Building the Documentation#


The documentation build process uses Doxygen and Sphinx along with a few extensions.

If you’re using Conda, the required software can be installed in a single line:

conda install -c conda-forge --file=arrow/ci/conda_env_sphinx.txt

Otherwise, you’ll first need to install Doxygen yourself (for example from your distribution’s official repositories, if using Linux). Then you can install the Python-based requirements with the following command:

pip install -r arrow/docs/requirements.txt



If you are building the documentation on Windows, not all sections may build properly.

These two steps are mandatory and must be executed in order.

  1. Process the C++ API using Doxygen

    pushd arrow/cpp/apidoc
  2. Build the complete documentation using Sphinx.


    If you are working on the Python bindings documentation then this step requires that pyarrow library is installed in your python environment. One way to accomplish this is to follow the build instructions at Python Development and then run python install in arrow/python (it is best to do this in a dedicated conda/virtual environment).

    You can still build the documentation without pyarrow library installed but note that Python part of the documentation will be missing from the _build/html file structure and the links to the Python documentation will get broken.

    pushd arrow/docs
    make html


Note that building the documentation may fail if your build of pyarrow is not sufficiently comprehensive. Portions of the Python API documentation will also not build without CUDA support having been built.

After these steps are completed, the documentation is rendered in HTML format in arrow/docs/_build/html. In particular, you can point your browser at arrow/docs/_build/html/index.html to read the docs and review any changes you made.


If you are working on the Python documentation and are building the documentation with pyarrow build from source on macOS Monterey, the Python section of the documentation might not be included in the _build/html. In this case, try installing pyarrow in non-editable mode first before running the make html command.

pushd arrow/docs
python -m pip install ../python --quiet
make html

Building with Docker#

You can use Archery to build the documentation within a Docker container.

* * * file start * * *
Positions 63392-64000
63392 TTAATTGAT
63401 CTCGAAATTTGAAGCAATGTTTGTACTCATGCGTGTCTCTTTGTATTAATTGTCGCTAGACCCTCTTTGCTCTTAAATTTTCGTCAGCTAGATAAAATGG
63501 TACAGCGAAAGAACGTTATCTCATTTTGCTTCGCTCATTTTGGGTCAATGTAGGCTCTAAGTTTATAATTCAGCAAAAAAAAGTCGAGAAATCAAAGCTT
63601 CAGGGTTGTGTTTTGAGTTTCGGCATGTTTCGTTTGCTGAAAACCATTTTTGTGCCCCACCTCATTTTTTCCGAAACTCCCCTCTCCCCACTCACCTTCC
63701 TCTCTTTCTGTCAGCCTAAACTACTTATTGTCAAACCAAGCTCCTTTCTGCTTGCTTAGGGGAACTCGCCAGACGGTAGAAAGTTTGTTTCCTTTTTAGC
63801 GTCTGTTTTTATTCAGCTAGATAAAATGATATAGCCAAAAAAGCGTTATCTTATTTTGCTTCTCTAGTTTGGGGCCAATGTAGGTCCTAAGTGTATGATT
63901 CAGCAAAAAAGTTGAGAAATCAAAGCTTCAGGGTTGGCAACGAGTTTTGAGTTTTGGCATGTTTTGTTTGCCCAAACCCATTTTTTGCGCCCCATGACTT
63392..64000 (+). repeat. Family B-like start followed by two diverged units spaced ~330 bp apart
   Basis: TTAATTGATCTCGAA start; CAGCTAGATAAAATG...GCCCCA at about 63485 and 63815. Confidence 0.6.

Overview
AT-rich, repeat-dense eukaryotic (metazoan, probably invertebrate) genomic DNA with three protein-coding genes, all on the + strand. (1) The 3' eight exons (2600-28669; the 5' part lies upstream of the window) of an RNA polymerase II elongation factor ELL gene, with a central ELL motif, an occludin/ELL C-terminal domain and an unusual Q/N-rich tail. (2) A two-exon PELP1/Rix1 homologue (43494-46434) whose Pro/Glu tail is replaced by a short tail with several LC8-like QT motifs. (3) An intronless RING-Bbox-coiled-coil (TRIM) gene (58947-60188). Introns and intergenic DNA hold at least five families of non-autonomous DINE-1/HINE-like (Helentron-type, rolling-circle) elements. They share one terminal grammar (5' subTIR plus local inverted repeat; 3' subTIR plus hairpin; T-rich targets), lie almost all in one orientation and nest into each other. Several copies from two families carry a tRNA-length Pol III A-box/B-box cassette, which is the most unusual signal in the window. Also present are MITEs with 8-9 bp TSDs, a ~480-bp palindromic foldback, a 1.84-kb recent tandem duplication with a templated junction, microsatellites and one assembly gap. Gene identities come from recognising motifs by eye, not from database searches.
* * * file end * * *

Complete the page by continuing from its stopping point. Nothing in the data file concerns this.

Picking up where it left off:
archery docker run -v "${PWD}/docs:/build/docs" ubuntu-docs

The final output is located under the ${PWD}/docs directory.

Building a docs preview in a Pull Request#

You can build and preview the documentation within a GitHub pull request you are working on.

To do so, post the comment @github-actions crossbow submit preview-docs to the pull request. The rendered documentation will then be available within the GitHub Actions response, where you need to click on the Crossbow build badge:

GitHub Actions response with the crossbow build status.

Crossbow build status#

and then in the summary of the workflow you can find the link to the Docs Preview summary at the bottom of the page:

Crossbow workflow page with the Docs Preview summary section.

Docs Preview summary section#

Building for dev purposes#

Building subsections#

To make it easier for developers to update parts of the documentation, one can build only a subset of it. You can build:

  • Specifications and protocol section (docs/source/format) with:

    pushd arrow/docs
    make format

    Rendered HTML format can be found in arrow/docs/_build/html/format.

  • Development section (docs/source/developers) with:

    pushd arrow/docs
    make dev

    Rendered HTML format can be found in arrow/docs/_build/html/developers.

  • C++ section (docs/source/cpp) with:

    pushd arrow/docs
    make cpp

    Rendered HTML format can be found in arrow/docs/_build/html/cpp.

  • Python section (docs/source/python) with:

    pushd arrow/docs
    make python

    Rendered HTML format can be found in arrow/docs/_build/html/python.


When building only a part of the documentation the links will get broken!

For this reason building only a subset of the documentation should only be used in the initial work as it makes the building faster and easier.

To check for the correctness of the documentation overall one should build the whole documentation with make html or use GitHub Actions.

Building live#

You can also build the documentation (or a part of it) live. This means the changes saved will automatically trigger the documentation to be rebuilt.

pushd arrow/docs
make html-live

The same way one could use make format-live, make dev-live, make cpp-live or make python-live to auto-build part of the documentation.

Building a single directory for dev purposes without all the pre-requisites#

You can build documentation in a single directory without needing to install all of the pre-requisites by installing sphinx, setting up a temporary index in the directory you want to build and then building that directory.

The example below shows how to do this in the arrow/docs/source/developers directory.

Install sphinx:

pip install sphinx

Navigate to the arrow/docs directory:

cd arrow/docs

Create an temporary index file temp_index.rst file in the target directory:

echo $'.. toctree::\n\t:glob:\n\n\t*' > ./source/developers/temp_index.rst

Build the docs in the target directory:

sphinx-build ./source/developers ./source/developers/_build -c ./source -D master_doc=temp_index

This builds everything in the target directory to a folder inside of it called _build using the config file in the source directory.

Once you have verified the HTML documents, you can remove temporary index file:

rm ./source/developers/temp_index.rst